To push this through, Microsoft informed manufacturers prior to Windows 10’s release that the choice to remove the option to disable Secure Boot was in their hands , effectively locking the operating system to the one a computer arrives with. It is worth noting that Microsoft wasn’t directly pushing this initiative (at least not entirely publicly), but as Ars Technica’s Peter Bright explains, changes to existing UEFI rules prior to the Windows 10 release date made this possible:
“Should this stand, we can envisage OEMs building machines that will offer no easy way to boot self-built operating systems, or indeed, any operating system that doesn’t have appropriate digital signatures.”
While there are undoubtedly numerous desktops and laptops for sale with unlocked UEFI settings, this could prove to be another stumbling block for those wishing to try an alternative to their Windows operating system.
Yet another road block for Linux advocates to work around… sigh.
And Now Secure Boot Is Permanently Unlocked?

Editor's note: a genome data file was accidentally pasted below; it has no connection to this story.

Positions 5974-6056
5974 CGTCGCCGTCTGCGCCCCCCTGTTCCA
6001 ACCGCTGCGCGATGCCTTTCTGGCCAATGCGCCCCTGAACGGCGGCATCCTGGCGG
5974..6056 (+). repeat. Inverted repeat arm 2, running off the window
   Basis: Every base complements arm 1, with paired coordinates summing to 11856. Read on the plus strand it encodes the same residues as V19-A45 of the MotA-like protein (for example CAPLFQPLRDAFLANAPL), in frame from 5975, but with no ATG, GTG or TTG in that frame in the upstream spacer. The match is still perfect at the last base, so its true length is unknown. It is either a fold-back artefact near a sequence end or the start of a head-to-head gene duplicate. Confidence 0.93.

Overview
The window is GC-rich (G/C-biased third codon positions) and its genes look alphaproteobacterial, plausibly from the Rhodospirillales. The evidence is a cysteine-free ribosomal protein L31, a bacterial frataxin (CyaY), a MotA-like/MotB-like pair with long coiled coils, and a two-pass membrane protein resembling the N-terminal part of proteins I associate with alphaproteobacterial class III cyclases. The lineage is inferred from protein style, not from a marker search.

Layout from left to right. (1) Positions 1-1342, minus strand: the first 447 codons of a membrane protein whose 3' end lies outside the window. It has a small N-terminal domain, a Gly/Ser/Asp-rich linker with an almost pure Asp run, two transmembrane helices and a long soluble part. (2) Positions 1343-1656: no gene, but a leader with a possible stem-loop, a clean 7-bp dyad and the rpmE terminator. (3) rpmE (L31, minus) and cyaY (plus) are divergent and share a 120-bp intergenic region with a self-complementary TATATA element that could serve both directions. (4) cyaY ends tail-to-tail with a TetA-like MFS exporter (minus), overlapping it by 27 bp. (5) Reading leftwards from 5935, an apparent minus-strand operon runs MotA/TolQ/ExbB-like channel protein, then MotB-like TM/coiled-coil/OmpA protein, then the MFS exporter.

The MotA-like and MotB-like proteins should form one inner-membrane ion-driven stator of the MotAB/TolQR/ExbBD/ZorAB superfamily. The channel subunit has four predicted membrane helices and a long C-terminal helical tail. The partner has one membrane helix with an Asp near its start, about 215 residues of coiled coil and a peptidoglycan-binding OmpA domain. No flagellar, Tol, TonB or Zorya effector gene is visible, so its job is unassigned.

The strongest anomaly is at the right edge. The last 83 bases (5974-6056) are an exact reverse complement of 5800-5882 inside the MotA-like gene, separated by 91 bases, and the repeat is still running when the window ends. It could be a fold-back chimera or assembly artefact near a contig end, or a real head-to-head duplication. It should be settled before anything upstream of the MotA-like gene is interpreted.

Permanently, I’m not so sure. But for the meantime, Secure Boot can be unlocked. Here is what happened.
Secure Boot is on its deathbed.
Writeup coming tomorrow or Wednesday.
— slipstream/RoL (@TheWack0lian) August 8, 2016
I know I’ve been referring to a super-duper skeleton-type key that unlocks every single lock in the entire Microsoft UEFI Secure Boot universe… but it actually comes down to which policies you have signed on your system.
Secure Boot works in tandem with certain policies, read and fully obeyed by the Windows boot manager . The policies advise the boot manager to keep Secure Boot enabled. However, Microsoft created one policy designed to allow developers to test operating system builds without having to digitally sign each version. This effectively overrules Secure Boot, disabling early system checks during the start-up process. The security researchers, MY123 and Slipstream, documented their findings (on a really delightful website):